There are various ways road pricing can work, depending on the scenario and the desired outcomes.
Essentially, it boils down to this. We can adopt pricing to deal with: • • • • the number of people in the vehicle, the time of day when you use a bridge or toll facility, the distance you travel, or the specific area in which you are travelling, such as onto or off of the peninsula.
The Bridge Commission is seriously considering how all these options might be of use to us here in HRM. In the coming months we are issuing a request for submissions to conduct a study on the impact peak-period tolling and one-way tolling might have on reducing congestion at the bridges.
Some other options that could help, while beyond our mandate, are worthy of full consideration. Cordon tolling and area wide tolling, for instance, could make a big difference in reducing congestion.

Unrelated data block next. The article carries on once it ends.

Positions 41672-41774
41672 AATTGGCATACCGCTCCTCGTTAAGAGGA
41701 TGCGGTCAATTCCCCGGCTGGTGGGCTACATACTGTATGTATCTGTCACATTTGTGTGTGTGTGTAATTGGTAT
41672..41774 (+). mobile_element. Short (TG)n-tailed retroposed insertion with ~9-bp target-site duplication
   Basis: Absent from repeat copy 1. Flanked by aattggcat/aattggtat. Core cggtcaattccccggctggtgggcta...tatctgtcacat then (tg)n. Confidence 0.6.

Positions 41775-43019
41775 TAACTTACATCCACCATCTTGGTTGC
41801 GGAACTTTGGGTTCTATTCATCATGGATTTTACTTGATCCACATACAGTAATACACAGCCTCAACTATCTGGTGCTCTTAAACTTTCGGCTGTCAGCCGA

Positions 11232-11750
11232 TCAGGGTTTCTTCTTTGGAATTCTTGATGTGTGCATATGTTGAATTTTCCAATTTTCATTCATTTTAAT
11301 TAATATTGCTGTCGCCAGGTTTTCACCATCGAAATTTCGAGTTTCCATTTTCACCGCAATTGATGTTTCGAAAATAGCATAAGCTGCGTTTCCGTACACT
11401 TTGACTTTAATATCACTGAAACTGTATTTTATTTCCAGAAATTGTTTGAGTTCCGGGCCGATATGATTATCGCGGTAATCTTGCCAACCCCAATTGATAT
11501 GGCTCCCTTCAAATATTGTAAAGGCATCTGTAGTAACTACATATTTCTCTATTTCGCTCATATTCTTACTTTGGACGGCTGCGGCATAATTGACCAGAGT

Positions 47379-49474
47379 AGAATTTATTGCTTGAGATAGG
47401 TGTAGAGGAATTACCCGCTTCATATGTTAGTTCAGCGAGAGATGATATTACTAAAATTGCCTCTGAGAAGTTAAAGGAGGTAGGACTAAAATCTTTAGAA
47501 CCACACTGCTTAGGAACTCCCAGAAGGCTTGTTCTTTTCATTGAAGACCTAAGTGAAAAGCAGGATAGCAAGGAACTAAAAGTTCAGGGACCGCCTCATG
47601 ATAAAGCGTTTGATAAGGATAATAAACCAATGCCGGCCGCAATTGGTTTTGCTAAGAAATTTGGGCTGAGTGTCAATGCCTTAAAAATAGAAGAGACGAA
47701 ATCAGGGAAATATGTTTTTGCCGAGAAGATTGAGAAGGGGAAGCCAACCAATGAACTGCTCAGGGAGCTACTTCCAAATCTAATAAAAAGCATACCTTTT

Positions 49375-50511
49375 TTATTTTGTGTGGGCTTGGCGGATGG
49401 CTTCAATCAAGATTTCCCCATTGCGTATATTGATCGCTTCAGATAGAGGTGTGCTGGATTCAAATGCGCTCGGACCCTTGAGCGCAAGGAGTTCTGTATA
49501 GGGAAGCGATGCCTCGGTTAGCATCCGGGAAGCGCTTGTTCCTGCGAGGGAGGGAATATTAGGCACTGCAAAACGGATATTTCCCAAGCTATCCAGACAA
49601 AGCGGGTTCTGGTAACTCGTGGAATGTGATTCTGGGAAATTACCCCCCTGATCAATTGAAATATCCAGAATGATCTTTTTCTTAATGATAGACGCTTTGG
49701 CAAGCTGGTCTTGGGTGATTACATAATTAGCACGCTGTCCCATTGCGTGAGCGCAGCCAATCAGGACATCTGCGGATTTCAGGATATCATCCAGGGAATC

But for any of these strategies to be effective, or have even a hope of changing behaviour, the starting point will be all levels of government working together.
It is my hope that people will come to realize is that if we don’t consider options like this and make tough and bold decisions we will be confronting the reality of building another harbour crossing or sitting in gridlock.
We do need to reduce the number of vehicles on our roads and bridges.
We need to reduce our carbon footprint and improve our environment.
If we don’t do these things, future generations may not have a sustainable transportation system.
There is a cost to doing nothing, and it grows bigger every day.
So folks, we’ve got to deal with the: Cars. Busses. Roads. Bicycles. People; And Bridges.